At release, the 980 was slightly faster than 780 Ti and the 970 was slightly slower. Since then the 980 has jumped a little further ahead of the 780 Ti due to a combination of driver maturity and tess rendering advantages. That will also mean the 970 is going to inch closer to the 780 Ti as well.

http://www.techpowerup.com/reviews/ASUS/GTX_980_Ti_Matrix/23.html

So in TPU's latest test with a wide range of games, the 970 ties the 780 Ti at 1080p and loses at 1440p and 4K.

So when we determine what is beating what, it's really best to have a bunch of games in the loop to make that decision. Using 1 or 2 games to make a conclusion will often show things that may be true at that sole point in time but fixed later.

Tessellation isn't that much better going from Kepler to Maxwell:



What is optimized is shader occupancy and efficiency. Each SMM under Maxwell is far more powerful than each SMX under Kepler. Maxwell v2 contains the fp32 compute optimizations that Maxwell 20nm was supposed to have (now split into two sku's Maxwell V2 28nm and Pascal 16nm Finfet+). These result in 35% more fp32 performance per core. So while a GTX 780 has a theoretical performance of 4 Tflops, a Maxwell based GPU only needs 2.6 Tflops to match it compute wise. A GTX 960 pulls around 2.4 Tlops. Pretty close. How?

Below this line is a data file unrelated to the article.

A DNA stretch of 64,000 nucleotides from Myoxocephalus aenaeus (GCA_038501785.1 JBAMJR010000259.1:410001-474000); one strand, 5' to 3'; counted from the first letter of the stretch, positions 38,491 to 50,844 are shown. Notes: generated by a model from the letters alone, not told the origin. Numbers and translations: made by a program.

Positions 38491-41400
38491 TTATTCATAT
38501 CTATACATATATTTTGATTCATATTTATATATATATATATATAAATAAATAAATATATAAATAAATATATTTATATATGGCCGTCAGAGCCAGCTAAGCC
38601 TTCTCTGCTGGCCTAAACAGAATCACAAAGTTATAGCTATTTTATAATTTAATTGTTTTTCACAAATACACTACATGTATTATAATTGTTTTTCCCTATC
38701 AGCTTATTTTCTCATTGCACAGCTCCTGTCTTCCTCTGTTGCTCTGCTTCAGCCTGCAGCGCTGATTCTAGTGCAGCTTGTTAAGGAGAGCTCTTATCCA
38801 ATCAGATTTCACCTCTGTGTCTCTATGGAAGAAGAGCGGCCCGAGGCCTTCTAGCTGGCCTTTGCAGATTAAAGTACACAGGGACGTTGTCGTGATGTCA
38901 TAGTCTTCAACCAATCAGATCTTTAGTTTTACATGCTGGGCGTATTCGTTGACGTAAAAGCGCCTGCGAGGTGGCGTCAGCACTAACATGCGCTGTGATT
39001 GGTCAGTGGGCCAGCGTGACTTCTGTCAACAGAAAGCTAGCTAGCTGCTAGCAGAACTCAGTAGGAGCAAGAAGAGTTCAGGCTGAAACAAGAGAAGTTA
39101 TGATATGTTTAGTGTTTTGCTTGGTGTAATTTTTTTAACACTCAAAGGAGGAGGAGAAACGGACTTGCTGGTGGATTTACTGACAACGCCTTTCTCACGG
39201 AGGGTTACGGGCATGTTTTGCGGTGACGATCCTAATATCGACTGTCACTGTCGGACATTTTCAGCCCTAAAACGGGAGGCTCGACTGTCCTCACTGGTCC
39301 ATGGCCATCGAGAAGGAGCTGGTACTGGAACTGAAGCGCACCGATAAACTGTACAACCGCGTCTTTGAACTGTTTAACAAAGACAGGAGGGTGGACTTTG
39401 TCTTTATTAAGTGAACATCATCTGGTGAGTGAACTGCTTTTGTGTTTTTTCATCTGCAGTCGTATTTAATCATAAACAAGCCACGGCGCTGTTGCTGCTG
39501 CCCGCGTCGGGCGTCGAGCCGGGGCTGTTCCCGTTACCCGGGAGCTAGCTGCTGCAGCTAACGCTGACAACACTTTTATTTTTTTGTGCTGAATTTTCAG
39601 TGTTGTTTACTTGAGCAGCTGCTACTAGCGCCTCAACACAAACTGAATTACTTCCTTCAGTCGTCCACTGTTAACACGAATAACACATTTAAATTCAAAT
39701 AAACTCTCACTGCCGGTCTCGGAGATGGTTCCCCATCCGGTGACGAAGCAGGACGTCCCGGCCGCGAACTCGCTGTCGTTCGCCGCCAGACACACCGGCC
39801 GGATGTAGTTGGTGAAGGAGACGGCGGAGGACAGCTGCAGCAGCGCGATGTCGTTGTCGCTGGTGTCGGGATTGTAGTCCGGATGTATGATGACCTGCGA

Quote:
The end result is that in an SMX the 4 warp schedulers would share most of their execution resources and work out which warp was on which execution resource for any given cycle. But on an SMM, the warp schedulers are removed from each other and given complete dominion over a far smaller collection of execution resources. No longer do warp schedulers have to share FP32 CUDA cores, special function units, or load/store units, as each of those is replicated across each partition. Only texture units and FP64 CUDA cores are shared.
(Hint: Pascal will push this further and change the way fp64 CUDA cores are shared thus boosting fp64 performance).
Quote:
Moving on, along with the SMM layout changes NVIDIA has also made a number of small tweaks to improve the IPC of the GPU. The scheduler has been rewritten to avoid stalls and otherwise behave more intelligently. Furthermore by achieving higher utilization of their existing hardware, NVIDIA doesn’t need as many functional units to hit their desired performance targets, which in turn saves on space and ultimately power consumption.

Add the various compression algorythms found on Maxwell V2 and you have the technology to make a 900 series low-mid range card compete with a high-end 780 series card under certain conditions.

GeForce GTX 780
Pixel Fill rate: 43
Texel Fill rate: 173
Memory Bandwidth: 288 GB/s